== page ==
Many people like myself in my newbie days did not know how valuable call to action was. The single sharpest tool you have in your copy, the call to action, not only pulls in the customer. It also makes sure that they are well convinced in their decision to become leads.
Many amateurs and even DIY people would think that only the best copywriters can do proper CTAs. If you are one of them, all you need for a good CTA is understanding the elements of an excellent example of this copy, and why it is effective.
An Excellent Call to Action Speaks to its Audience
A call to action needs to do two things to be effective in speaking with its audience: it spurs emotion and it spurs clarity. A spur to emotion makes the audience feel that they can use the product in their daily lives – that it takes into consideration the things that are important to them. A spur of clarity confirms that what the audience is about to do is the right way to do it and the best way out of everything.
As an example, Lyft’s sign up page talks about how to “turn miles into money”. Most people who would go into Lyft are probably one of two things: potential drivers and potential customers. Since potential customers would most likely get the Lyft app, the first thing that shows up on their home page is the driver sign up form and assures potential drivers that they can turn miles into money by driving with them. This CTA is effective in both its spur to emotion – the need to earn, and its spur of clarity – that driving for Lyft will earn them money.
An Excellent Call to Action Positions Itself Properly
Unique Selling Proposition or USP is a way to position your CTA so you can take advantage of what you exclusively offer to the audience. As an example, McDonald’s likes to leverage the scarcity of their shakes, $1 soft drinks and their new desserts as limited time offers, that the audience should “try it” and “peep the collection” and “start sippin’”.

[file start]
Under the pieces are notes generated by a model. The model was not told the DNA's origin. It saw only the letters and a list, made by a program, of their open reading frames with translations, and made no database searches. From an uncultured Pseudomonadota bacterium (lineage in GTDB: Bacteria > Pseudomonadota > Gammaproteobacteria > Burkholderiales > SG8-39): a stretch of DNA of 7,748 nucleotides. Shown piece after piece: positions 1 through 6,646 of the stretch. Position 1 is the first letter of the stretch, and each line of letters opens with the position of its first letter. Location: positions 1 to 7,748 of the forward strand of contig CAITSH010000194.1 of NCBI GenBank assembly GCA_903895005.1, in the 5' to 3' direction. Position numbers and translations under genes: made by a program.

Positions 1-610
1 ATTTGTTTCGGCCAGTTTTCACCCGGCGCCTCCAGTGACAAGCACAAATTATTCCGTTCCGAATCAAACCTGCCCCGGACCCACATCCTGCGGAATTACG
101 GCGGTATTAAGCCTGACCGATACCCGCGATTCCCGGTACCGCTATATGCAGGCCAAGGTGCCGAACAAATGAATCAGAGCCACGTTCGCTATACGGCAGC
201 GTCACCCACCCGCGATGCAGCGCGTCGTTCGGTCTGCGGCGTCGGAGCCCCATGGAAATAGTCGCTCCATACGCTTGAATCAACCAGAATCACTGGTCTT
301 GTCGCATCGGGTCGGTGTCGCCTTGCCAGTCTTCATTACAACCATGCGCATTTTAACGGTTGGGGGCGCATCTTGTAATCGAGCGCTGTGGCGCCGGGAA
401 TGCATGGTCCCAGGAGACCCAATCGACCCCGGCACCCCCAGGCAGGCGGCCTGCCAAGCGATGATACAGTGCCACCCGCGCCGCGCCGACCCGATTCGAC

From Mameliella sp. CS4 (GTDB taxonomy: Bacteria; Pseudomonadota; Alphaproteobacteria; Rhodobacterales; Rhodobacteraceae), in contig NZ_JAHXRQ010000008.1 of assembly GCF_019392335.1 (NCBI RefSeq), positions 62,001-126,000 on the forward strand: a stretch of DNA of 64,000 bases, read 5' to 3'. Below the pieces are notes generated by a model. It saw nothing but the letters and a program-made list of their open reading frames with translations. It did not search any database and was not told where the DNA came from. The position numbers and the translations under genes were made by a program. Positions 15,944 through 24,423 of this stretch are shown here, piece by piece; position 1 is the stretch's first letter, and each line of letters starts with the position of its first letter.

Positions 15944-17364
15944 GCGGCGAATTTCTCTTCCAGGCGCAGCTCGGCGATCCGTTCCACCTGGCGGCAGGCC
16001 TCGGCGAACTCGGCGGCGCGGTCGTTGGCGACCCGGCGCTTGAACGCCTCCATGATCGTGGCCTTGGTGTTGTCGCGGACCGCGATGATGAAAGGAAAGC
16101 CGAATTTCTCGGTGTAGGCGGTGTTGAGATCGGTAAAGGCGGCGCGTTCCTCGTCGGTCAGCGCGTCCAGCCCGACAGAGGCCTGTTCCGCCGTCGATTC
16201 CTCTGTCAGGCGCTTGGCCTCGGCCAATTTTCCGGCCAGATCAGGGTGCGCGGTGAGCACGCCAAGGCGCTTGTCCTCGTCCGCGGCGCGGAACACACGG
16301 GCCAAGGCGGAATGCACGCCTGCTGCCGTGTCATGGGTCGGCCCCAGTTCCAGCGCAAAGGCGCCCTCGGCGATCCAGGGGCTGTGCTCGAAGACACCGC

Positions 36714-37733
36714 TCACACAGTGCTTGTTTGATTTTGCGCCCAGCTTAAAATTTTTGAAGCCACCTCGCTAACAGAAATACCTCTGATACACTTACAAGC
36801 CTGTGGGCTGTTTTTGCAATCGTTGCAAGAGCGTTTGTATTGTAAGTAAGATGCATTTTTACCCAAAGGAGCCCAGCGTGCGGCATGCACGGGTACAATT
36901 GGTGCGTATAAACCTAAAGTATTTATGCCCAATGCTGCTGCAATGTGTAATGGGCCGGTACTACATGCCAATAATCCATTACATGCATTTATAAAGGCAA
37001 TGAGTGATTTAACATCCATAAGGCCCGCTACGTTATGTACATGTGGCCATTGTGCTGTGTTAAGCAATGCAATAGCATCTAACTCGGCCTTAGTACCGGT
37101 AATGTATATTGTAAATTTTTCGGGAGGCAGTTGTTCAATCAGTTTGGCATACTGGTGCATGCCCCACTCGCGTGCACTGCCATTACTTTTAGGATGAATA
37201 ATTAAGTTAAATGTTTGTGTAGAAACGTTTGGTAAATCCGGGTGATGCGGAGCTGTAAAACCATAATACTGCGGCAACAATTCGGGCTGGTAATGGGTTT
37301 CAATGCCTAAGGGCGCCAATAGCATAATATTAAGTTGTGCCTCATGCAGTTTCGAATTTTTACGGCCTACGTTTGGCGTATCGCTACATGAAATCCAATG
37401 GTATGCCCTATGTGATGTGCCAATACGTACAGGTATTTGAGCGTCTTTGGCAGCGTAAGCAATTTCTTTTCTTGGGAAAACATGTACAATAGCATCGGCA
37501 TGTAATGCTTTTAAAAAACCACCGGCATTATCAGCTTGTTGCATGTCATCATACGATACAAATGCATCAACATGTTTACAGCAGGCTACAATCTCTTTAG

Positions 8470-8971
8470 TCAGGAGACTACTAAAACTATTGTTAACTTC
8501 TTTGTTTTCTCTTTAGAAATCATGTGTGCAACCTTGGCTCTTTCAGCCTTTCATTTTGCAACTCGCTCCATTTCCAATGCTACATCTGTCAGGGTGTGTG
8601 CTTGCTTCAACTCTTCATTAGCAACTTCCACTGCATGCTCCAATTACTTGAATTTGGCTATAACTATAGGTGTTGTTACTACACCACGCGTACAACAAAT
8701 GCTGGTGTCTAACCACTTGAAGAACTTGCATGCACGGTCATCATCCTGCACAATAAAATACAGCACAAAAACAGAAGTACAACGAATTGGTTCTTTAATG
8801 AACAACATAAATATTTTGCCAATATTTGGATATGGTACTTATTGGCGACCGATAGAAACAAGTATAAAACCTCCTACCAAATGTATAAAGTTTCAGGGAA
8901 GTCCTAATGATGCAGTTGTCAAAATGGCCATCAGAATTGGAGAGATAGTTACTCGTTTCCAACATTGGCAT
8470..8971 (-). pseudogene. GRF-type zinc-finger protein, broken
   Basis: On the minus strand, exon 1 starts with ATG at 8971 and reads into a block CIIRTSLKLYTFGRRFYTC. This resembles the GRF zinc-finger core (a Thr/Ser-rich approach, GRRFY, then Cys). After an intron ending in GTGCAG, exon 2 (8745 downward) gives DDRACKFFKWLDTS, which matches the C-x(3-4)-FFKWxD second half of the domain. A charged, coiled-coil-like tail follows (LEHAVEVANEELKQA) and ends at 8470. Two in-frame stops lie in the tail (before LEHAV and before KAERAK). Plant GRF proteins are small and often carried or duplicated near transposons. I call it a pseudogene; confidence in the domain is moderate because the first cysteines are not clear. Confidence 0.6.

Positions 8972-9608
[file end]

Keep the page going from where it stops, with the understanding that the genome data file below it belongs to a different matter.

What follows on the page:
This positioning creates a value to their products that can be lost if people do not act fast and it’s a marvellous way to push the audience, together with the tasty-looking photos in the background. Understanding what you can leverage to make the customer stop fiddling other things and do what you want them to do is something you would want.
An Excellent Call to Action Takes Advantage of Layout
Your CTA is useless if it’s lost in the clutter. People like me have attention spans shorter than a goldfish’s so you need to do something to make the audience focus on your message. Utilise the whitespace in your pages to add focus to what you are saying. Make buttons that contrast the dominant colour of the page. Position the CTAs in the centre or near the middle, with images pointing towards the actionable form or button.
My most favourite example that I use when talking about taking advantage of layouts is Apple. In the image, the entire page is black with a gigantic image of their iPhone 7 Jet Black at the bottom. The only white text on the landing page is “iPhone” and “This is 7” while the links are in blue. This is why Apple is a genius in marketing. They branded their products enough to have a short, crisp message that says everything about the product’s allure and the only way for you to move out of the landing page initially is to click Buy, Learn More or a list of their Apple Store. If that is not a smart use of call to action, I don’t know what is.